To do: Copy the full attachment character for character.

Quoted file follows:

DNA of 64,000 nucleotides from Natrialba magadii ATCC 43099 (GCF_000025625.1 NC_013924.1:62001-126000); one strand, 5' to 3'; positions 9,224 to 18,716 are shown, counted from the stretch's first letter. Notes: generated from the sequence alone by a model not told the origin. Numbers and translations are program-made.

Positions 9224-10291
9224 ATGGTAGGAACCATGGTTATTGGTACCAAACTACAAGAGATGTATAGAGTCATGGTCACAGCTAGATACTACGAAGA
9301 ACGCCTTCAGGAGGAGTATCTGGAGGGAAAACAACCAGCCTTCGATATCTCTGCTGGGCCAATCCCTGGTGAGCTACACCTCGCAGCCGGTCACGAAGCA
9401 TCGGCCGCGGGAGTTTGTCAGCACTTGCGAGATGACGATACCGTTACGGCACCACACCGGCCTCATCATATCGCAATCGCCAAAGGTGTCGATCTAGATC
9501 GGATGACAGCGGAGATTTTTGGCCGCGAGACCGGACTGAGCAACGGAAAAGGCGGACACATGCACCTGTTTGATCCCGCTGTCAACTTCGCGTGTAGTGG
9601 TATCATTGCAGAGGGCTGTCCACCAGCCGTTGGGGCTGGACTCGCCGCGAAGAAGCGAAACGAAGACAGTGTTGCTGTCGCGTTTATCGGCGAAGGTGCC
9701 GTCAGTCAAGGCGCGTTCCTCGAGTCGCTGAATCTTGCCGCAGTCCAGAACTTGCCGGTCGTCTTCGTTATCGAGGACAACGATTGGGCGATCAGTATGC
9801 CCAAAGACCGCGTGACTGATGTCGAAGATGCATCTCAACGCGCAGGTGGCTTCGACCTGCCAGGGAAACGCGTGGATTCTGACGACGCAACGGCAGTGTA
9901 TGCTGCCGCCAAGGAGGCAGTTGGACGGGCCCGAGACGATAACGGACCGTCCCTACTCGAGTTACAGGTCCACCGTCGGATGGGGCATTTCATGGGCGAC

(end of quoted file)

DNA of 64,000 nucleotides from Natrialba magadii ATCC 43099 (GCF_000025625.1 NC_013924.1:62001-126000); one strand, 5' to 3'; positions 9,224 to 18,716 are shown, counted from the stretch's first letter. Notes: generated from the sequence alone by a model not told the origin. Numbers and translations are program-made.

Positions 9224-10291
9224 ATGGTAGGAACCATGGTTATTGGTACCAAACTACAAGAGATGTATAGAGTCATGGTCACAGCTAGATACTACGAAGA
9301 ACGCCTTCAGGAGGAGTATCTGGAGGGAAAACAACCAGCCTTCGATATCTCTGCTGGGCCAATCCCTGGTGAGCTACACCTCGCAGCCGGTCACGAAGCA
9401 TCGGCCGCGGGAGTTTGTCAGCACTTGCGAGATGACGATACCGTTACGGCACCACACCGGCCTCATCATATCGCAATCGCCAAAGGTGTCGATCTAGATC
9501 GGATGACAGCGGAGATTTTTGGCCGCGAGACCGGACTGAGCAACGGAAAAGGCGGACACATGCACCTGTTTGATCCCGCTGTCAACTTCGCGTGTAGTGG
9601 TATCATTGCAGAGGGCTGTCCACCAGCCGTTGGGGCTGGACTCGCCGCGAAGAAGCGAAACGAAGACAGTGTTGCTGTCGCGTTTATCGGCGAAGGTGCC
9701 GTCAGTCAAGGCGCGTTCCTCGAGTCGCTGAATCTTGCCGCAGTCCAGAACTTGCCGGTCGTCTTCGTTATCGAGGACAACGATTGGGCGATCAGTATGC
9801 CCAAAGACCGCGTGACTGATGTCGAAGATGCATCTCAACGCGCAGGTGGCTTCGACCTGCCAGGGAAACGCGTGGATTCTGACGACGCAACGGCAGTGTA
9901 TGCTGCCGCCAAGGAGGCAGTTGGACGGGCCCGAGACGATAACGGACCGTCCCTACTCGAGTTACAGGTCCACCGTCGGATGGGGCATTTCATGGGCGAC